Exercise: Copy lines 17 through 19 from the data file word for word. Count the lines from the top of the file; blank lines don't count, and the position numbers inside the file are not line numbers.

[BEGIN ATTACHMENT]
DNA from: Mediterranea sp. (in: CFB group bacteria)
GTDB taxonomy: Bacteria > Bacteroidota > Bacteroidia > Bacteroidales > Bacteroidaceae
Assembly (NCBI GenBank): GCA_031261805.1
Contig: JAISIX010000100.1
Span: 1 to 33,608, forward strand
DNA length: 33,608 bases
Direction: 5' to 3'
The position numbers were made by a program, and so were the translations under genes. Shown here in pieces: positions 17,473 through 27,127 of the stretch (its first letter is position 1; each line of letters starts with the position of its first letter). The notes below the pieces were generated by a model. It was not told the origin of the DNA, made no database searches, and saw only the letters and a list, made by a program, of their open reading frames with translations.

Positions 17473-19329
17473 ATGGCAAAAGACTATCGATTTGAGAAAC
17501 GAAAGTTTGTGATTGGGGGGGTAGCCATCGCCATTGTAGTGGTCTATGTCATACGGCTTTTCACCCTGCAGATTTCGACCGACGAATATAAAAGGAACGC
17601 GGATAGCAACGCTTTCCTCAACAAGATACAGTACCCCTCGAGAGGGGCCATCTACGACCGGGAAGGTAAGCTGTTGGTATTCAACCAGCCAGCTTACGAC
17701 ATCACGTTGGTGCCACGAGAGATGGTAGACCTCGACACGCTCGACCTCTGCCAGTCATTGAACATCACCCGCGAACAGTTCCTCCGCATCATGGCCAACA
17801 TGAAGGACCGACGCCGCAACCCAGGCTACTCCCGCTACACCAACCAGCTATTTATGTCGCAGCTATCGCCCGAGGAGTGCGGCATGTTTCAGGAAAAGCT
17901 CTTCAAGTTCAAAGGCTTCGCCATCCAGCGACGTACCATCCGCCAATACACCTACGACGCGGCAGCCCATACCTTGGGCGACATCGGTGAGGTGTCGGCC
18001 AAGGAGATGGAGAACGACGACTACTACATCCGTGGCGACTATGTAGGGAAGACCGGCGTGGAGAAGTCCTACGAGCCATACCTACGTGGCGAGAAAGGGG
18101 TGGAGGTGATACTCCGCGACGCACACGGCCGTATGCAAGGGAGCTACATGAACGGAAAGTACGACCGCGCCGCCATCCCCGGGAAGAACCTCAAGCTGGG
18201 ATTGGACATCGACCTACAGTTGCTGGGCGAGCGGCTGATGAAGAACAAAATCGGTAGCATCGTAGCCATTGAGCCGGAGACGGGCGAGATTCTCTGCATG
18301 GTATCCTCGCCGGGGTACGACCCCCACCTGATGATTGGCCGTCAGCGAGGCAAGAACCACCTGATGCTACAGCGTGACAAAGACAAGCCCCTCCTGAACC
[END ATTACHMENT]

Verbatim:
18101 TGGAGGTGATACTCCGCGACGCACACGGCCGTATGCAAGGGAGCTACATGAACGGAAAGTACGACCGCGCCGCCATCCCCGGGAAGAACCTCAAGCTGGG
18201 ATTGGACATCGACCTACAGTTGCTGGGCGAGCGGCTGATGAAGAACAAAATCGGTAGCATCGTAGCCATTGAGCCGGAGACGGGCGAGATTCTCTGCATG
18301 GTATCCTCGCCGGGGTACGACCCCCACCTGATGATTGGCCGTCAGCGAGGCAAGAACCACCTGATGCTACAGCGTGACAAAGACAAGCCCCTCCTGAACC